It can be pretty anxious interviewing someone like Edwin, the acclaimed indie filmmaker, mostly because there’s not much information to be unearthed about him. Eventually, you start to assume the worse. What if the question asked had been answered in another article? Would he think that I wasn’t prepared for the meeting? Or actually he’s a really private person who doesn’t enjoy interview, hence the lack of information about him? Yes, even the omnipresent Google can’t provide comfort at such time of need.
Amidst the uneasy thoughts, in comes Edwin, casually strolling into Kinosaurus, the micro-cinema that he co-founded over at Kemang, after placing an order at Ruang Seduh. Decked in a dark grey shirt, chino pants and a pair of black sneakers, Edwin is really an unassuming man that easily blends into his surroundings. Indeed, he can be that neighbour who passes you on the way to work every morning or that familiar face you often encounter at a neighbourhood coffee shop. An advantageous quality, given that as a director, it’s essential for him to recede from view while the camera is rolling and discreetly observes the actors in action.
Edwin was born and raised in Surabaya, capital of East Java. Growing up, during the 80s and 90s, the film industry must be almost non-existent, I ventured. “There’s none,” says Edwin with a laugh. Nevertheless, what attracted him to the industry was really the simple pleasure of watching film as a form of entertainment. “I really like watching films as an audience. I mean, back then I didn’t really think much on the process of filmmaking, just the end result. So when I found out that there are people studying films, I thought it was fantastic. Maybe that’s because of the lack of exposure back in Surabaya.”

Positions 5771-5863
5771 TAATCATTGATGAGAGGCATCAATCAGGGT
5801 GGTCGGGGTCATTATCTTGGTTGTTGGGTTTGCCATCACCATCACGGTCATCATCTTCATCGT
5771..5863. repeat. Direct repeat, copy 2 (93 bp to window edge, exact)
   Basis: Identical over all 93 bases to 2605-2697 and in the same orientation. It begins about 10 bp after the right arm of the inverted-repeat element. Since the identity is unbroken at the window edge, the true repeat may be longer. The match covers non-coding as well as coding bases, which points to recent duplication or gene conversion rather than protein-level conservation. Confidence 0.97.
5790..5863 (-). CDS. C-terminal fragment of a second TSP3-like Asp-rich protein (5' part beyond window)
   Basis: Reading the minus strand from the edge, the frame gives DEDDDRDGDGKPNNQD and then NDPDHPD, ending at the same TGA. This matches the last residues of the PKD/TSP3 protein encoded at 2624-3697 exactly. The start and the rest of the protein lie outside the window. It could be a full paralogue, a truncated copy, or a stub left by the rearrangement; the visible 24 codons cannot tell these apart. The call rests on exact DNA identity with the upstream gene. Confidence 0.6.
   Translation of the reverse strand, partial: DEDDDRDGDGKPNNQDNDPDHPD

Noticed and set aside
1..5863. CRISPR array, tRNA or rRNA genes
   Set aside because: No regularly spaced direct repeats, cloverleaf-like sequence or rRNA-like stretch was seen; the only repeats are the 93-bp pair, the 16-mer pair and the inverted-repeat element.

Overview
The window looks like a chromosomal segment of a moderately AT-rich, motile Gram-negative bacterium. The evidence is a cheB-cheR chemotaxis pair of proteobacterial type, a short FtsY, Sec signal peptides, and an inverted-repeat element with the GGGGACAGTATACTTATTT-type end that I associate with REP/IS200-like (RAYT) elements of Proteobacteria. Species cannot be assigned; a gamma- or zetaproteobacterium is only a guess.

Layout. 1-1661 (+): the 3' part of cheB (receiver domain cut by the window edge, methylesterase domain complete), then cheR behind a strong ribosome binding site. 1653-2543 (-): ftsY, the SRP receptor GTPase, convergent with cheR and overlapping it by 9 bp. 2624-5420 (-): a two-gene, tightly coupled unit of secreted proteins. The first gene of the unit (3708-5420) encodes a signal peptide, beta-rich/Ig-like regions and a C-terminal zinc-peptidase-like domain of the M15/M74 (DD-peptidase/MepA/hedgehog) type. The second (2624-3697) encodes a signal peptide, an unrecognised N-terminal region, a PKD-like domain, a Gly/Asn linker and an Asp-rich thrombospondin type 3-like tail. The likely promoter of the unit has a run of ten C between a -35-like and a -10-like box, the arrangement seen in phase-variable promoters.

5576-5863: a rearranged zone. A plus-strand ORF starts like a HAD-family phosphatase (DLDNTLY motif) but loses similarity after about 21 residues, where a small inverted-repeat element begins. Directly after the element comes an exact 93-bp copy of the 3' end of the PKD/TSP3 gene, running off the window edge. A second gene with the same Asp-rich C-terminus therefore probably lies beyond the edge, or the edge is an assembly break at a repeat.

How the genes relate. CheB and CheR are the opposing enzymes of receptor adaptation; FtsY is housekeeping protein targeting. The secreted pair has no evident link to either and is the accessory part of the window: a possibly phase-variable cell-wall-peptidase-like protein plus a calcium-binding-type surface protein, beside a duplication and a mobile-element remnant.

“The idea for ‘Blind Pigs Who Want To Fly’ came from my own personal observation.”
Even though enrolling in engineering, economics and medicinal study was the norm back then, Edwin moved to Jakarta to pursue a degree in film over at Institut Kesenian Jakarta (IKJ) with his parents’ blessings. “They told me that if that’s what I’m interested in, then I have to do it whole-heartedly and take [full] responsibility for it. I have to work for it, but they didn’t forbid me,” says Edwin.
And it is during this time in Jakarta that provided him with diverse surroundings, where it left a big influence on him and his works. “I met a lot of new people from different backgrounds and races, people from different cities and towns. It all happened when I was in IKJ. Everyone has similar interest and passion, which is art, not just films – but of course, a lot of aspects can be connected to film. So over there I got quite a lot of inspirations by meeting people from different parts (of Indonesia).”
Despite dropping out of IKJ during his last year of study, (“I completed my final film but didn’t submit the report on time. They told me to re-do it, make another film in the following year but I didn’t manage to do the report and all, so I decided to withdraw”), Edwin went on to write and direct a string of short films and his first debut feature film, “Blind Pigs Who Want To Fly”. The latter tackled the uncomfortable issue of the identity of Indonesian Chinese in the country.
I ask whether it was a conscious decision to go for a heavy topic for his first feature film. “There isn’t any specific reason on what my first feature film was going to be. It came organically. The idea for ‘Blind Pigs Who Want To Fly’ came from my own personal observation. For me, this topic is actually not that heavy because it’s happening around me so I know a lot about the issue and it’s something I’m familiar with,” Edwin says as a matter of fact.